My (completely unfounded and speculative) suspicion is that the sportswriter reactions to Porter's firing and the Cosart trade are in part the writers being bitter over losing their sources
I suspect you'd also want to know whether the batter is using ash or maple
ack, that's not really the article I'm looking for. Somewhere out there there's an article devoted to all his (often ludicrous) injuries, like the time he shattered a tooth after putting a cupcake in the microwave too long, which warmed the cupcake but superheated the icing
I meant Kevin Mitchell: http://www.si.com/vault/1997/06/16/228401/livin-large-oft-injured-kevin-mitchell-loves-toys-and-clubhouse-high-jinks-but-the-former-mvp-is-also-a-guardian-angel--and-more
No article about injury-proneness is complete without a Kevin Mitchell reference
Watching as a fan, the biggest problem he seemed to have with the Astros was mental rather than mechanical. He would hit the ball really hard sometimes, but it wasn't nearly often enough. He took an fairly passive approach to hittable pitches early in the count, and would consequently end up 0-2 and 1-2 a lot. Go to his player card and check out the difference in swing rates in the middle part of the zone this year vs his previous career. The swing is clearly part of his improvement, but it's not the whole story.
The spending limits will not go away for precisely the reason you mention- they stiff future players to effectively reward current players. The MLBPA doesn't want draft expenses to be large enough to impinge on MLB payrolls, and the owners benefit from being able to sign talent a lot cheaper. There might be some modifications made, but the spending caps will not go away.
People comply with the NCAA because the NCAA can and will ban you for not complying. It's pretty simple.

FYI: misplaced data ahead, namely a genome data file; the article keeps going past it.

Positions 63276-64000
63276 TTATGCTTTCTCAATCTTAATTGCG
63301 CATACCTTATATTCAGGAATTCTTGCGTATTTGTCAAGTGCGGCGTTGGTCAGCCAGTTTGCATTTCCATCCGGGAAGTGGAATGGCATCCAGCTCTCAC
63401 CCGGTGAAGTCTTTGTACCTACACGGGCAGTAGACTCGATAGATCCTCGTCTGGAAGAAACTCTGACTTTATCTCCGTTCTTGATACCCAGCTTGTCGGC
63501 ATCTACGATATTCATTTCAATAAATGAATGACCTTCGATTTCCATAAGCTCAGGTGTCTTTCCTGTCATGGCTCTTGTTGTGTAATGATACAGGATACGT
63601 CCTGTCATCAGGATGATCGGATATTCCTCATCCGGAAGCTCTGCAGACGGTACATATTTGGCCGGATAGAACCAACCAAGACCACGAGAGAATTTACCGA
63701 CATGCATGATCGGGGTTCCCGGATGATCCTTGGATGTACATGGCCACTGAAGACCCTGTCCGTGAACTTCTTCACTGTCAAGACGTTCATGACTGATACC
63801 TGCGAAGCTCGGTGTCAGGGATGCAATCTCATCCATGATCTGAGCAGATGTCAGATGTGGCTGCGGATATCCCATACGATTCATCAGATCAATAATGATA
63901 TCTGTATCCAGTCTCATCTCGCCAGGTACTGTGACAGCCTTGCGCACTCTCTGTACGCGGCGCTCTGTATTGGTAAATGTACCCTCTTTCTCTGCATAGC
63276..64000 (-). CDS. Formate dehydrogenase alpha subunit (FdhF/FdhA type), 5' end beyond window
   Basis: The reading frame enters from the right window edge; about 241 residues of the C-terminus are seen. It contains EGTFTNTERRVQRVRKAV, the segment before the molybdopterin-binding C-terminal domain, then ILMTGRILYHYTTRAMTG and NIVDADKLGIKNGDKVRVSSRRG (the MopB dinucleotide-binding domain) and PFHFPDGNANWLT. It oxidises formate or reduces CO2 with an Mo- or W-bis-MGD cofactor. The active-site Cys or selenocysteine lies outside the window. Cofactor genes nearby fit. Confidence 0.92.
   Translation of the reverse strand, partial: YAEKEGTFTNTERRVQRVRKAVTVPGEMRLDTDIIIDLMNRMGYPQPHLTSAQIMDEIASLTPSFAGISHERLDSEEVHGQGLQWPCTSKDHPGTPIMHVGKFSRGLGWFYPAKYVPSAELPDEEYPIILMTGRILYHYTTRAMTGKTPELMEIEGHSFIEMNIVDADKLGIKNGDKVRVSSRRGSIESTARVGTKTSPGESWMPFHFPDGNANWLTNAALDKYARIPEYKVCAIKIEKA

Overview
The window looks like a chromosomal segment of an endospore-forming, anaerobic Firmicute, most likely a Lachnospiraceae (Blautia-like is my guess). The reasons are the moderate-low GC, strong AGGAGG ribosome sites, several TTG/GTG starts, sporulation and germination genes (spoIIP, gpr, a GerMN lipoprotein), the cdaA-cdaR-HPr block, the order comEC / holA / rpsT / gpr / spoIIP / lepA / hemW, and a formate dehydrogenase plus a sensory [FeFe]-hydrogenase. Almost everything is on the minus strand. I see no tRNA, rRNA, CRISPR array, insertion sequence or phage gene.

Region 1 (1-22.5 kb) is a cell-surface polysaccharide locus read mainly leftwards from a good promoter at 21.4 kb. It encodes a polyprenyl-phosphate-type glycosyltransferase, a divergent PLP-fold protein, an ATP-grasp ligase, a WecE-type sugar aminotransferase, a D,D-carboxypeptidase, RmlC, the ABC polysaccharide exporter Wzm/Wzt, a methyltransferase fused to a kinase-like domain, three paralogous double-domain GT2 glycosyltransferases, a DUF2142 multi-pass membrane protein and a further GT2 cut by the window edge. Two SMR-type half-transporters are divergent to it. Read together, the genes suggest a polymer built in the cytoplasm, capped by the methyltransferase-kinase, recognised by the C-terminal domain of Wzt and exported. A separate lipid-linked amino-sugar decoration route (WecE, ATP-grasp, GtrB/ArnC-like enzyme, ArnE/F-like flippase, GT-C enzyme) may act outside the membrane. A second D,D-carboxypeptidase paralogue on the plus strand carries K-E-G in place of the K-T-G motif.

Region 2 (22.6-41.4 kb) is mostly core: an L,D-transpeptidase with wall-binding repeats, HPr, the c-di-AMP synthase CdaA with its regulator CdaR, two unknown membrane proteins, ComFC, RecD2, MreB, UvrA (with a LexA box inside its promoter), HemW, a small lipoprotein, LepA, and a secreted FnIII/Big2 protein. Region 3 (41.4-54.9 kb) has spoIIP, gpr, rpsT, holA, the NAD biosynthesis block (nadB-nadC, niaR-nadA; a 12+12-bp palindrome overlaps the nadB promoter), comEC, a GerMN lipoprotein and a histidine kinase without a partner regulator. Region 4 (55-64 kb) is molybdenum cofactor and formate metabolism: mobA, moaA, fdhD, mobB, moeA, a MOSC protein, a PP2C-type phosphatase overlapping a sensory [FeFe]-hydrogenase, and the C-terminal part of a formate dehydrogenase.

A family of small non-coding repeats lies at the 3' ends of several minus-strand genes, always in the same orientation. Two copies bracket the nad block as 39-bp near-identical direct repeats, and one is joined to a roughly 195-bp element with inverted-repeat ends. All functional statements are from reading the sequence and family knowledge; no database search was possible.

Schools don't ditch the NCAA because they make too much money as part of the NCAA, and also because the NCAA is a legal shield that limits the liability a school might have without it. Athletes might be better off if the NCAA went away but schools would not.
The basic rules are that if you want to be an athlete at an NCAA school, then you have to abide by the NCAA's rules, which include submitting to more or less unlimited investigative powers to make sure you are complying. Given that an advisor is an employee of a student, their phone records are probably fair game. NCAA gets way, way more intrusive than that in some investigations (google around and find out). At a gut level it feels wrong because it's an invasion of privacy, but academic grades are also a private matter and it's totally uncontroversial for the NCAA to demand those to verify academic eligibility.
On the deadline day, there were reports that the Astros and Close were in direct contact. Those reports could obviously be incorrect, but all the NCAA would need to do is get the Astros's or Close's phone records to get certainty. If the reports are right then it's open-and-shut that Aiken violated the no-agent rule. Speculating on whetehr he did or not is 100% whether or not you believe the reports, although there's the possible ambiguity that since Close was advising both Aiken and Nix that it's unclear on whose behalf he was allegedly acting as an agent.
The issue is whether or not the NCAA is going to actually enforce a stupid rule when it will result in an obviously unfair result. They've done it as recently as a year ago, so most folks with any expertise writing about this incident will be 'no commenting' on this matter in a collective wish to give the NCAA plausible deniability to look the other way